Currently about 90% of Down fetuses are aborted. Now, a new test makes the search part of the overarching search and destroy mission less invasive and more accurate. From NPR story:
A new blood test offers pregnant women a safe and much more accurate way to screen for Down syndrome. A study that evaluated the test in 1,914 pregnancies found that the test, which checks DNA, produces far fewer false alarms than the current screening techniques. “It’s very good news for pregnant women,” says Diana Bianchi, a pediatric geneticist at Tufts Medical Center who led the study. “It’s very important because it means a significant proportion of women are not being made anxious by being told they have an abnormal test result.”
Bianchi and others stressed that the results of the screening test would still need to be confirmed by follow-up diagnostic tests — either amniocentesis or chorionic villus sampling, which can cause miscarriages. But the new blood test would send fewer women for that risky testing. “That’s what we’re really concerned with at the end of the day,” Bianchi says. “That there’s an unintended miscarriage resulting from a procedure that didn’t need to be performed in the first place.”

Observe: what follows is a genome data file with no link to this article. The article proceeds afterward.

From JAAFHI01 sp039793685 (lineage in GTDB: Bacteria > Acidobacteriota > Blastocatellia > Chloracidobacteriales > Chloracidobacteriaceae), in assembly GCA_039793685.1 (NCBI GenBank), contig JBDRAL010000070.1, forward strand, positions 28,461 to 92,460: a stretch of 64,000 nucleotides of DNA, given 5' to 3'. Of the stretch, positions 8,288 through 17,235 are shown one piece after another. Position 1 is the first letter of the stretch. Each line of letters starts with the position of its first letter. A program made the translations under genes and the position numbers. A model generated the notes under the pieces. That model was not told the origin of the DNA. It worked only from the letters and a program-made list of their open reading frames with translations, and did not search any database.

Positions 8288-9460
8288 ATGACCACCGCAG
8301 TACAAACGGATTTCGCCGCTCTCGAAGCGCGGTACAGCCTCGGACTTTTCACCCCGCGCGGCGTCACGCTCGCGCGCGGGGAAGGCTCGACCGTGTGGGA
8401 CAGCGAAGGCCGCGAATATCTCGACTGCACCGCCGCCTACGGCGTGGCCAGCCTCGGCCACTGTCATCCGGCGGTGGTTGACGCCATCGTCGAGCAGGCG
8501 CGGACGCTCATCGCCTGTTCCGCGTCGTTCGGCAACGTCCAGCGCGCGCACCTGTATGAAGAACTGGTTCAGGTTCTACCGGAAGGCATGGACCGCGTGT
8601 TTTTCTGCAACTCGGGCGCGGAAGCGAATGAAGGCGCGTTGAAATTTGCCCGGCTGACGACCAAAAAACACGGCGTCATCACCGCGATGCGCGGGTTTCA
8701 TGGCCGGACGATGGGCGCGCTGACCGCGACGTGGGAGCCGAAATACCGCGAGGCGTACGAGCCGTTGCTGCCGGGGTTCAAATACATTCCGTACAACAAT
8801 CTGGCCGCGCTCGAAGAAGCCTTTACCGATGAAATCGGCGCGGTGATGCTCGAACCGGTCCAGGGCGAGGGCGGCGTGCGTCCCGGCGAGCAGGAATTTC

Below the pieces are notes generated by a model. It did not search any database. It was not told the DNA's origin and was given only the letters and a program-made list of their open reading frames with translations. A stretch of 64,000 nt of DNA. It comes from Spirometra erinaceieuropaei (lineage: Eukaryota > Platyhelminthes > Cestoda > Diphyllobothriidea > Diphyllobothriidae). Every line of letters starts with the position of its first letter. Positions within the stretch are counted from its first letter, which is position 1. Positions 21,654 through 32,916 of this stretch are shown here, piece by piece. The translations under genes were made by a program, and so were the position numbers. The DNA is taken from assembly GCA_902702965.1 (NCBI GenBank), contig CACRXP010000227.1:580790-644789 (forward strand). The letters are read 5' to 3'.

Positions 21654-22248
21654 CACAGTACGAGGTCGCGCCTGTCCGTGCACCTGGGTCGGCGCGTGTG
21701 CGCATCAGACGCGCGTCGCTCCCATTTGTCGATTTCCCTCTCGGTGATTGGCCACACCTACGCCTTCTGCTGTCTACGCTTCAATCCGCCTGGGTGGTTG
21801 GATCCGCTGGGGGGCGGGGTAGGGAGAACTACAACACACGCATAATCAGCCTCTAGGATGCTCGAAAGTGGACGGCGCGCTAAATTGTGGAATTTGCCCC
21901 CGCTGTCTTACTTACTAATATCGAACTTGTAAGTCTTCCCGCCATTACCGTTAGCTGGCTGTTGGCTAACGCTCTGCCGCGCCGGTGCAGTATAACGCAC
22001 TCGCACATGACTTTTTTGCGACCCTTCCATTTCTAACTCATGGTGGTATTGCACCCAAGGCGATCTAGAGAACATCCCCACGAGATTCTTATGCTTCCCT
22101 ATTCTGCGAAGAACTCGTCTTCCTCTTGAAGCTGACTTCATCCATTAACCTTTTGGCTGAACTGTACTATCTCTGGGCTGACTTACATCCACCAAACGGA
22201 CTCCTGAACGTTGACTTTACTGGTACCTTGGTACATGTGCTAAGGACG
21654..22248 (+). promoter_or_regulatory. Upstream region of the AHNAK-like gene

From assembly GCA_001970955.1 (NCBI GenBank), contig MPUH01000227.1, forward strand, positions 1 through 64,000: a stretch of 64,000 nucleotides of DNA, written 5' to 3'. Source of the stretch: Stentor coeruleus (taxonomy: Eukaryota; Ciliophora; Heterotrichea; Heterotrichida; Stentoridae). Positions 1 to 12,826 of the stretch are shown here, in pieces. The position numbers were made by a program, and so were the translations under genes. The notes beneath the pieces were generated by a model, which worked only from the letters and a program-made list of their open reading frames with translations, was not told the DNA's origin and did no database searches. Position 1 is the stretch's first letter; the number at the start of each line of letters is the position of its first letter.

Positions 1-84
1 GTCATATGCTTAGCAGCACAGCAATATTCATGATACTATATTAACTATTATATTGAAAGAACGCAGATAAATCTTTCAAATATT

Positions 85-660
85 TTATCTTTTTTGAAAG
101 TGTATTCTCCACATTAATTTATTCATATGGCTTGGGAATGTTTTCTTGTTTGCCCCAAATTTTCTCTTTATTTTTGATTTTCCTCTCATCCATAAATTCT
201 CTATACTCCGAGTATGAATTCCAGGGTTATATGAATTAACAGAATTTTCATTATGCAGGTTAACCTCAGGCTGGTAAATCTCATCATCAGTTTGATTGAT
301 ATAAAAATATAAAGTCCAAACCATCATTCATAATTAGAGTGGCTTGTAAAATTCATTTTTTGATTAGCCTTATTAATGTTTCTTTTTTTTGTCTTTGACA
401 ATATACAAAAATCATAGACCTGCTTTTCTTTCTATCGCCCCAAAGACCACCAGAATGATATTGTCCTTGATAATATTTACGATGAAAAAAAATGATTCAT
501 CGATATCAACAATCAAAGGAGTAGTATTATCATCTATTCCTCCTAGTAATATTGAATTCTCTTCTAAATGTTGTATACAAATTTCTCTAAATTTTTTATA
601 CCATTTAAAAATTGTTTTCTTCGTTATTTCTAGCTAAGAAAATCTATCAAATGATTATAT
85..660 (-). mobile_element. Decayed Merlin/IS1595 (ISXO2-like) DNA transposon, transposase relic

Sorry. I think many will avoid further testing and eugenically abort based on this result alone. I am not alone in that concern:
“It’s a major advance,” says Michael Greene, an OB-GYN at Massachusetts General Hospital in Boston, who co-authored an editorial accompanying the study. “This is the first test that measures DNA directly.”
But Greene and others have some reservations. The new DNA tests are more expensive (the price varies depending on the company performing it). And Greene is concerned that some women may not realize it’s still not perfect. “I’m worried that without a proper sense of perspective on the test that women may use a positive screening test as the basis for terminating what would actually have been a normal pregnancy,” Greene says.
A tragedy either way, whether the baby would or would not have Down.
A blood test to determine problems would be very good news in a world in which all children are welcomed with unconditional love. For example, Sarah Palin has said that her prenatal testing allowed their family to prepare for her son Trig.
Technology is neutral, but our hearts are not. Even though people with Down are among the most loving among us, some want to wipe them off the face of the earth by not allowing any to be born. This test, I am afraid, furthers that goal.